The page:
The “Amazon Effect” changes everything — from the way we look for goods to the window of time in which we expect to receive them.
If the consumer’s view has shifted when it comes to shopping, shipping must change too.
Slowly, perhaps, but surely, then, firms are taking steps to digitize their logistics operations, with an eye on real-time data, ranging from quotes to delivery times, moving beyond legacy technology and manual processes. The goal is to get goods where they need to go with speed and surety.
One company, project44, seeks to digitize the shipment lifecycle, from initial quote to final invoice, with an eye on helping shippers and third-party logistics firms connect with carriers, leverage their transportation management systems to eliminate redundancies and human error and boost revenues.
In an interview conducted via email exchange, Tommy Barnes, president of project44, said that $4 trillion is spent annually on freight and logistics in an effort to connect the largest companies in the world to their customers.
Amid all that spending, said Barnes, “billions of dollars of waste continue to run through the ecosystem as industry stakeholders attempt to solve connectivity issues with legacy tech, manual processes and operational workarounds.”
Connecting to multiple application programming interfaces (APIs_ through a single platform — and across modes of transportation — project44 maintains and enables real-time tracking of shipment activities as far-flung as rating, transit time, dispatch/tender, tracking and delivery confirmation, allowing for everything from automated, electronic document retrieval to real-time estimated time of arrival (ETA) notifications.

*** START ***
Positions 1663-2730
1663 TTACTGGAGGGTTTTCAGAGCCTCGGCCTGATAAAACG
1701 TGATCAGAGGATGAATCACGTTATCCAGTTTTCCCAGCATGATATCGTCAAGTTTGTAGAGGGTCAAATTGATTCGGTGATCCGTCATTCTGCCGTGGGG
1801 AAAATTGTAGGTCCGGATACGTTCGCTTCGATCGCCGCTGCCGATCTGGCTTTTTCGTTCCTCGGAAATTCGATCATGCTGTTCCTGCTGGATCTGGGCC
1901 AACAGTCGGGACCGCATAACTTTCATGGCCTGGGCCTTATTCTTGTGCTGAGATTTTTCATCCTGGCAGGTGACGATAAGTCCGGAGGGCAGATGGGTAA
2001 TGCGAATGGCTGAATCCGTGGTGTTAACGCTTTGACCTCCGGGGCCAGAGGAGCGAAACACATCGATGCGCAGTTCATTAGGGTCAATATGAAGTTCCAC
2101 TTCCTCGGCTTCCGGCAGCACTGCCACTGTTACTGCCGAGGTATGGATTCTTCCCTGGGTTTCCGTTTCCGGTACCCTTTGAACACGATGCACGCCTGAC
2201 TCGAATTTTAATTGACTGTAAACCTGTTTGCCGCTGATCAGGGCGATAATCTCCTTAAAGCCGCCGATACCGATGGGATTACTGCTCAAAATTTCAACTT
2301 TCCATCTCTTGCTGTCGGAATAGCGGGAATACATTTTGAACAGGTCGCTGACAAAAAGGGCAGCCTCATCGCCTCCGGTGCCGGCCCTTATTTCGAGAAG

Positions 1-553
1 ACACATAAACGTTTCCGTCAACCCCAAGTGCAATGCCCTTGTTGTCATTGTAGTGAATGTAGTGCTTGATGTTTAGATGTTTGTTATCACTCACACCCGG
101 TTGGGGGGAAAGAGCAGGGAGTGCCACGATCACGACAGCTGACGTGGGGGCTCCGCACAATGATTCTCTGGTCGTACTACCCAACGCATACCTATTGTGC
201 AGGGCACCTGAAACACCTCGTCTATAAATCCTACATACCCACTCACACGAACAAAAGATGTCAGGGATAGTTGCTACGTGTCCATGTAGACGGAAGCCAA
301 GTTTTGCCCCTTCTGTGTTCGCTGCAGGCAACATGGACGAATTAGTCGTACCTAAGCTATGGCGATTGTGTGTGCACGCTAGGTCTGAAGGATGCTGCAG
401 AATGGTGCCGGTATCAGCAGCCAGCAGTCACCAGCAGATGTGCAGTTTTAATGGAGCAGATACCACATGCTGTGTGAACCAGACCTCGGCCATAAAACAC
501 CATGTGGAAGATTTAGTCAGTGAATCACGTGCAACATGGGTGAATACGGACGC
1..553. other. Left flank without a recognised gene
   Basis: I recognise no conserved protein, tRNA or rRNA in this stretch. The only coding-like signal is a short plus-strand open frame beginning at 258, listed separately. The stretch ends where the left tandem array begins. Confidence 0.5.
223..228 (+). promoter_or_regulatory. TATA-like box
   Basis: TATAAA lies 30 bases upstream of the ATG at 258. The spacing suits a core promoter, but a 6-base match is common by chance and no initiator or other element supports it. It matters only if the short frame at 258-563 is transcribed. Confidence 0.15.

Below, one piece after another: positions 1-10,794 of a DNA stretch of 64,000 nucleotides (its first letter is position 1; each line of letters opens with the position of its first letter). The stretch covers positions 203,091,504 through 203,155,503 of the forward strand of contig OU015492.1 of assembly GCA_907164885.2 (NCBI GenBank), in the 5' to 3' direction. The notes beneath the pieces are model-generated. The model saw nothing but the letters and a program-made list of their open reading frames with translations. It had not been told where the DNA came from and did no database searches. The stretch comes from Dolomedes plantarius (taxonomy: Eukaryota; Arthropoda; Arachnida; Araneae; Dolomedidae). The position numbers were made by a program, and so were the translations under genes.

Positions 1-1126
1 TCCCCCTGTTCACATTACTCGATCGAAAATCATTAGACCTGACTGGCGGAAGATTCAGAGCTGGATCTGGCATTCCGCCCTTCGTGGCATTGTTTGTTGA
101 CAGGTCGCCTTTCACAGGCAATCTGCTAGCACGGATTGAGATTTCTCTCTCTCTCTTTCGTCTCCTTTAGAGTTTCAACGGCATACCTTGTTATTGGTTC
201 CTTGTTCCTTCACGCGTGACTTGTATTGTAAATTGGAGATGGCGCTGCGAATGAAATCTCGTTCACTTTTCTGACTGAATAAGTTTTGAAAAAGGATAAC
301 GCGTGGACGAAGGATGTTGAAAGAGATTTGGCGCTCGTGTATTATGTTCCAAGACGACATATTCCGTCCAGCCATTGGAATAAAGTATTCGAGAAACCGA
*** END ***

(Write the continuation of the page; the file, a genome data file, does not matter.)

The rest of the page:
According to Barnes, APIs help streamline processes as connectivity improves. He told PYMNTS “80 percent of the data needed to effectively run your supply chain resides with your partners. Legacy solutions offer incomplete connectivity across partners, blocking real-time visibility. At the shipment level, legacy processes result in error-prone, slow and imprecise shipments.”
Since shippers manage thousands of shipments per day, costly visibility errors compound rapidly.
“The longer you wait to digitize, the more it is going to cost,” the executive told PYMNTS. “Workers waste up to 50 percent of their time hunting for data. And another 79 percent of organizations have inadequate visibility into their supply chains.”
APIs and software development kits (SDKs) exist to make it easier for different approaches, where, as Barnes put it, a company can “adopt or develop new technology, and one of their most practical uses is to help you connect to your supply chain partners faster.”
Beyond the actual logistics, said Barnes, benefits of end-to-end visibility continue after delivery. Consistent data flow across the shipment lifecycle increases accounting productivity and limits costly carrier fines.
He referred to one customer’s experience where, previous to embracing digitization of the supply chain, 90 percent of that client’s invoices did not match their rate quotes — requiring costly manual accounting activities to reconcile books and, not surprisingly, manual investigation of overages. After automation, he said, invoices matched quotes to the penny.
In other “last mile” news, Bloomberg reported Tuesday (Feb. 20) that A.P Moller-Maersk, the largest container company globally, will seek takeover targets outside the shipping industry. The newswire stated the strategic shift comes as the company looks to “pre-empt a new competitive landscape” where customers are becoming rivals.
In other words, Maersk, which has 20 percent of the container shipping market, is looking beyond the sea, seeking business on land. CFO Jakob Stausholm told Bloomberg the competitive view is expanding to eye companies like UPS.
“We’re not going to be direct competitors to FedEx and UPS, but we will see them as peers,” he said. “They are the global integrators in their industries, and we want to become that in our industry.”